David Bourget (Western Ontario)
David Chalmers (ANU, NYU)
Rafael De Clercq
Jack Alan Reynolds
Learn more about PhilPapers
Journal of Moral Philosophy 10 (2):179-203 (2013)
Recent empirical research into the folk classification of the outcomes of actions as intentional is usually taken to show that such classification has an irreducibly normative dimension. Various interpretations of the experimental data have in common the claim that whether the side-effect of an action counts as intentional depends on some normative valence of that side-effect.1 This is the way that Joshua Knobe, for example, whose experimental research started this debate, understands the data. Some critics of this view claim the experiments indicate only a bias in the folk application of the concept rather than an aspect of the concept itself. A more radical criticism denies that we should explain the data with reference to the normative valence of the side-effect, claiming instead that whether an effect is classified as intentional depends on its role in the agent’s reasoning. Edouard Machery has advanced a version of this view, although strong evidence has been presented against his position
|Keywords||No keywords specified (fix it)|
|Categories||categorize this paper)|
Setup an account with your affiliations in order to access resources via your University's proxy server
Configure custom proxy (use this if your affiliation does not provide a proxy)
|Through your library|
References found in this work BETA
No references found.
Citations of this work BETA
No citations found.
Similar books and articles
Annie Steadman & Frederick Adams (2007). Folk Concepts, Surveys and Intentional Action. In C. Lumer & S. Nannini (eds.), Intentionality, Deliberation, and Autonomy: The Action-Theoretic Basis of Practical Philosophy. Ashgate Publishers
James R. Beebe & Mark Jensen (2012). Surprising Connections Between Knowledge and Action: The Robustness of the Epistemic Side-Effect Effect. Philosophical Psychology 25 (5):689 - 715.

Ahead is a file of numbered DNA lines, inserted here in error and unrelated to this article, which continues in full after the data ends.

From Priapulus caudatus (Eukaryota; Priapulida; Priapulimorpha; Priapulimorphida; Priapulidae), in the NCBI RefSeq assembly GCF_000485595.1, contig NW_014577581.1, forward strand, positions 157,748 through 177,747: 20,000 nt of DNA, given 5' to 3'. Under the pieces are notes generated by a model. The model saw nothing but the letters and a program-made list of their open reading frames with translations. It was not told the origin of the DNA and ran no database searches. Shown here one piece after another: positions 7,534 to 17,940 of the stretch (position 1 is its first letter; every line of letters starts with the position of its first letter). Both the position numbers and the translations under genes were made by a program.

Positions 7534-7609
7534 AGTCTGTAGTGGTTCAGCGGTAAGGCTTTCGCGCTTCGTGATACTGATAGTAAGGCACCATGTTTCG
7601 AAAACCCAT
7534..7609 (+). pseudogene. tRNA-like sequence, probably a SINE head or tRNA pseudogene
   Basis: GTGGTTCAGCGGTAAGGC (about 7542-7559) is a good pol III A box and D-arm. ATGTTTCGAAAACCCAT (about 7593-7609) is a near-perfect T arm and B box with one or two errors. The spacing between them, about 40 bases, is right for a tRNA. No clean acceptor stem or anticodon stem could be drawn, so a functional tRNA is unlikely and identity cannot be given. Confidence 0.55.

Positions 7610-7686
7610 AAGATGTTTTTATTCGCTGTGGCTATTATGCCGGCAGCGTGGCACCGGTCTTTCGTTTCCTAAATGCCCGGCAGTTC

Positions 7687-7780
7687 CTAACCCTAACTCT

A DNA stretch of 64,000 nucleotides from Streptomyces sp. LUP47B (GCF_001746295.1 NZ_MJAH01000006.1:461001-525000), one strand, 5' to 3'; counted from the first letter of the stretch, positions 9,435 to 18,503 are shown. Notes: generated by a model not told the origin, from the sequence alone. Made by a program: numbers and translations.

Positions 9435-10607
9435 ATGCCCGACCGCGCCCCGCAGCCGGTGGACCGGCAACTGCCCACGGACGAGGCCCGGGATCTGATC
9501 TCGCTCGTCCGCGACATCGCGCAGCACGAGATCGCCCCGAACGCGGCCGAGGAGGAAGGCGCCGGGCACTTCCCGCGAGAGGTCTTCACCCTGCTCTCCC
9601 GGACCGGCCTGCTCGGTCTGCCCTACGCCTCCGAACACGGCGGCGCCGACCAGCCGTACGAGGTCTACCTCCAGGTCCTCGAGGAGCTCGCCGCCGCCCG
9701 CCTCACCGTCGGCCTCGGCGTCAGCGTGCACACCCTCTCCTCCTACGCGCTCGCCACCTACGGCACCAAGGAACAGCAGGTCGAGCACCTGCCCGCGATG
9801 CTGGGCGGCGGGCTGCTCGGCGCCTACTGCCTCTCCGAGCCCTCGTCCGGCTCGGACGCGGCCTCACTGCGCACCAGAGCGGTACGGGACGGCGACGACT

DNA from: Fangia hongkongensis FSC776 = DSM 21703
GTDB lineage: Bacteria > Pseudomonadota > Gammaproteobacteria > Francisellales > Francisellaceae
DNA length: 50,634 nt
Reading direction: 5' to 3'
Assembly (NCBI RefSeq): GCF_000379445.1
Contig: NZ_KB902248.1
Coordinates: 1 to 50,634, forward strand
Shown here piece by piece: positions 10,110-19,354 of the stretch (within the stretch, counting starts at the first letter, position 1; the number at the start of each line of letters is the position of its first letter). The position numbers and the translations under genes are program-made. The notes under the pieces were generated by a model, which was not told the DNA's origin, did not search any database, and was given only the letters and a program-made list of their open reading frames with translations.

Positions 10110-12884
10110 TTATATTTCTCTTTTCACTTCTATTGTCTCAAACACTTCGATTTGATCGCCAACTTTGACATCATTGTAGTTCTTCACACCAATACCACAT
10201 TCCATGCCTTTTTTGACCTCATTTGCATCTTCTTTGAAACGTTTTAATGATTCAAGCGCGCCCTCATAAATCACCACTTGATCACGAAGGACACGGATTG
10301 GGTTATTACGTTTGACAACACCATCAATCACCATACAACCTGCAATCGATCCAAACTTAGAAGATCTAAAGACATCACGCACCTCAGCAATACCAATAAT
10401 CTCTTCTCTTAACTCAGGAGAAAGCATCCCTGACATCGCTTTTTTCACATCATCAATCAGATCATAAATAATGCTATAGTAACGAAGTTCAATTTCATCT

Mark Phelan & Hagop Sarkissian (2009). Is the 'Trade-Off Hypothesis' Worth Trading For? Mind and Language 24 (2):164-180.
Joshua Knobe, Adam Cohen & Alan Leslie (2006). Acting Intentionally and the Side-Effect Effect: 'Theory of Mind' and Moral Judgment. Psychological Science 17:421-427.
Berit Brogaard (2010). Stupid People Deserve What They Get: The Effects of Personality Assessment on Judgments of Intentional Action. Behavioral and Brain Sciences 33 (4):332-334.
Thomas Nadelhoffer (2004). Blame, Badness, and Intentional Action: A Reply to Knobe and Mendlow. Journal of Theoretical and Philosophical Psychology 24 (2):259-269.
Adam Feltz (2007). The Knobe Effect: A Brief Overview. Journal of Mind and Behavior 28 (3-4):265-277.
Florian Cova & Hichem Naar (2012). Side-Effect Effect Without Side Effects: The Pervasive Impact of Moral Considerations on Judgments of Intentionality. Philosophical Psychology 25 (6):837-854.
Joshua Shepherd (2012). Action, Attitude, and the Knobe Effect: Another Asymmetry. Review of Philosophy and Psychology 3 (2):171-185.
Frank Hindriks (2008). Intentional Action and the Praise-Blame Asymmetry. Philosophical Quarterly 58 (233):630-641.
Added to index2010-08-03
Total downloads69 ( #40,823 of 1,707,713 )
Recent downloads (6 months)5 ( #127,796 of 1,707,713 )
How can I increase my downloads?